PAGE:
We’ve now been in Kauai for three weeks (after being in Oahu for two weeks), and settling into our routine. We wake up, eat breakfast, go to the beach, have lunch at home, go to another beach, eat dinner, and then go to bed. We’ve been trying to do homework in the morning before the beach, but my 7-year-old son hated it. He begged to do it later in the day. So we did it before dinner, and he still hated it.
So basically my son hates doing homework on vacation. It’s probably been my biggest struggle with him. Rather than take the 30 minutes to complete it, he’ll whine and negotiate – which extends the whole thing to two hours. I’ve tried a chore chart, reward incentive, talking about it, and nothing works. I don’t blame him. I’d probably hate it too. But it’s driving me nuts.
What he does love to do is learn about the local animals and marine life. He drew pictures of cardinals and sharks. He went absolutely nuts over a Hawaiian sea life origami book I found for him at the ABC Store. He made an origami humuhumunukunukuapuaa (Hawaii’s state fish). He caught sand crabs and sea cucumbers. And he along with my 4-year-old son have been playing pirates with the brown paper bag hats I made them. They made their own compasses and swords.
So though we still have to get the homework done, I know that it’s not that he doesn’t want to learn. It’s just that he hates workbooks that have nothing to do with Hawaii. I wish I could have found some Hawaiian workbooks.
Most of this trip we’ve stayed on the north shore side of the island or made it down to Kapaa. Last Saturday we went to Poipu for the day. It’s about an hour drive from Princeville, and thank goodness my kids had their Nintendo DS. They would have been absolutely bored without it.
Poipu Beach Park was cute, but surprisingly more crowded than any of the beaches on the north shore of Kauai. There’s an area about a foot or two deep in the ocean that’s perfect for little kids, and a playground. And lots of snorkeling for kids and adults.
Though it was fun, I didn’t see much else in Poipu. So we headed to Koloa. We had lunch at Poipu Tropical Burgers, which I wouldn’t recommend. Service was so slow and the food was mediocre. The only thing I liked was that they were really laid back so my boys just ran outside to play and then came in to eat their food.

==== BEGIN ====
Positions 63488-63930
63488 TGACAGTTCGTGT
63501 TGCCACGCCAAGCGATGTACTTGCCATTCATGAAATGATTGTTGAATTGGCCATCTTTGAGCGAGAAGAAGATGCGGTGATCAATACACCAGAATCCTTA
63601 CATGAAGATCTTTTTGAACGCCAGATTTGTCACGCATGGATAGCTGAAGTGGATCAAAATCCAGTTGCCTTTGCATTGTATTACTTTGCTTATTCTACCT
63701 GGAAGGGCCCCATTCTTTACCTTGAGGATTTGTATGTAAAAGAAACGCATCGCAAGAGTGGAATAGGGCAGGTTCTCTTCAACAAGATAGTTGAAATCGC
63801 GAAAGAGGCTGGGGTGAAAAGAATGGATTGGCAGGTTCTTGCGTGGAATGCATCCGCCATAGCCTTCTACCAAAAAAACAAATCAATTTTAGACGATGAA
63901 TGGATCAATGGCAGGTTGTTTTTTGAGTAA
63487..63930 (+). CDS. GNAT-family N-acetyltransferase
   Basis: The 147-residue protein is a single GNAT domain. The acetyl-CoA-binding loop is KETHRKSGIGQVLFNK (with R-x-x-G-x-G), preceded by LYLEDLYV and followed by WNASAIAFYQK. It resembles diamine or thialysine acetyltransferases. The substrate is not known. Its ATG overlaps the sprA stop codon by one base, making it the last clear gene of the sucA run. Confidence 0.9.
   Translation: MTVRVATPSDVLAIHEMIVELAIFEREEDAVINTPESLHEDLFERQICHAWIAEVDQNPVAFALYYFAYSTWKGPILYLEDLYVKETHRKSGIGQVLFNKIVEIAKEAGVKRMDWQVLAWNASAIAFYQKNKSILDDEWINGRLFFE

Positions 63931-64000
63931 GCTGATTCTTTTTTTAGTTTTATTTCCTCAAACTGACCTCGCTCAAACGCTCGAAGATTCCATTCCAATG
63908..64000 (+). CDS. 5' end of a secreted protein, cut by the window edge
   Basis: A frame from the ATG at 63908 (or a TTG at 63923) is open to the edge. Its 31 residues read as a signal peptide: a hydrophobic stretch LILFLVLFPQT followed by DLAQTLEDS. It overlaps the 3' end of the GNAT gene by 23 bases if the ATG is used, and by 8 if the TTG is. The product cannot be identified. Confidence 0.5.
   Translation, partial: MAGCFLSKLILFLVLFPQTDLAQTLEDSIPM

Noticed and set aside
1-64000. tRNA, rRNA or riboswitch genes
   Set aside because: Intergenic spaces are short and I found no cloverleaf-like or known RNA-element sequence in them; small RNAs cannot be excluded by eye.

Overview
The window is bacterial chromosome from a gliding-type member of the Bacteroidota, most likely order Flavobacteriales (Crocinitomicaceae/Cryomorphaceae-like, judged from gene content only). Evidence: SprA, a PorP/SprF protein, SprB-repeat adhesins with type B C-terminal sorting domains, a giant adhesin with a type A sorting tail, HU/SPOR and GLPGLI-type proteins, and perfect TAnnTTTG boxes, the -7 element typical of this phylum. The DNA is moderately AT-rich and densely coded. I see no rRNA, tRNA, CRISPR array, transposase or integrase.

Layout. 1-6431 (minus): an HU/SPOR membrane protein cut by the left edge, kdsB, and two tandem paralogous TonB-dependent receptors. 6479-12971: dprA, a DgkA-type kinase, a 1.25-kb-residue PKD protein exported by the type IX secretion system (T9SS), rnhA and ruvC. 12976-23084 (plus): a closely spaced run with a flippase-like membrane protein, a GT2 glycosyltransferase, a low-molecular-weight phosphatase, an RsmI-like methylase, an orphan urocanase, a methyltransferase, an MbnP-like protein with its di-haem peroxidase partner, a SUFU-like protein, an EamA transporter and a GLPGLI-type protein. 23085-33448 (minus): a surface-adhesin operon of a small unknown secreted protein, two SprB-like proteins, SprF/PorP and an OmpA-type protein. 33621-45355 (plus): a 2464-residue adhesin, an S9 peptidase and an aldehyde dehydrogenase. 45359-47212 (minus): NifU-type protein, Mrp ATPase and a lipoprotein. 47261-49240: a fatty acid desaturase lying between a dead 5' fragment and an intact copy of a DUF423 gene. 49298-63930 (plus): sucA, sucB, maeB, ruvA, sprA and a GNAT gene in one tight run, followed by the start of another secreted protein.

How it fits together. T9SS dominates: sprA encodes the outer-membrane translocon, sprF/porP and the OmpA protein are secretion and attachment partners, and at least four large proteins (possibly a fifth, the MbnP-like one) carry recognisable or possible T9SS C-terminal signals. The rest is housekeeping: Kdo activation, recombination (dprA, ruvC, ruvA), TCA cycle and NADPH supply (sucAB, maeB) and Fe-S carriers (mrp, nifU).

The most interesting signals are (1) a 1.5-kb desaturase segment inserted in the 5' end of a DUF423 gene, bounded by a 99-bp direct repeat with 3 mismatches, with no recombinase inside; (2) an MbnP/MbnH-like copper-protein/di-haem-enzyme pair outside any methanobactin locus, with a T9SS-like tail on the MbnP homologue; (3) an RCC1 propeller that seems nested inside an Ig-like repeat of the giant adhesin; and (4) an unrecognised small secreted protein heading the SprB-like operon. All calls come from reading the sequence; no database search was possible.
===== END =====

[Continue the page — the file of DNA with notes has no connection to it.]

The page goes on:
Nearby though there’s Papalani Gelato. An awesome gelato shop with classic and tropical flavors like lilikoi, coconut, pineapple, guava, and POG (passion fruit, orange, and guava).
Later in the week, we took the Kilohana train in Lihue. The train was used in the old sugar cane days, but now it’s just used for the tour. I was a bit disappointed by the tour. It was 45 minutes and the train went so slow – like 3 miles an hour. My kids were bored listening to the tour guide talk about all the fruit trees. In San Diego, there’s a train park in Poway that goes much faster and is only 10 minutes, so I think it was just way too slow paced for them. Plus, it was really expensive – $18 for adults and $14 for kids. I’d pass on this one.
Back on the north shore, we hung out at Hanalei Pier – which is now one of my favorite places in the world. The backdrop of the Na Pali coast is just amazing. Plus, it’s fun to swim and surf for beginners.
So after a week of going all over the island, we’ve decided just to stick to the north shore for the rest of our trip.
PAID ENDORSEMENT DISCLOSURE: In order for me to support my blogging activities, I may receive monetary compensation or other types of remuneration for my endorsement, recommendation, testimonial and/or link to any products or services from this blog. Please see all my disclosures and disclaimers, including Amazon and other affiliate partners.
DISCLAIMER: The content on the blog Don’t Mess with Mama is for educational and informational purposes only, and is not intended as medical advice. I am not a medical professional and the information contained on this blog should not be used to diagnose, treat or prevent any disease or health illness. Please consult with a qualified health care professional before acting on any information presented here. Any statements or claims about the possible health benefits conferred by any foods or supplements have not been evaluated by the Food & Drug Administration and are not intended to diagnose, treat, cure or prevent any disease.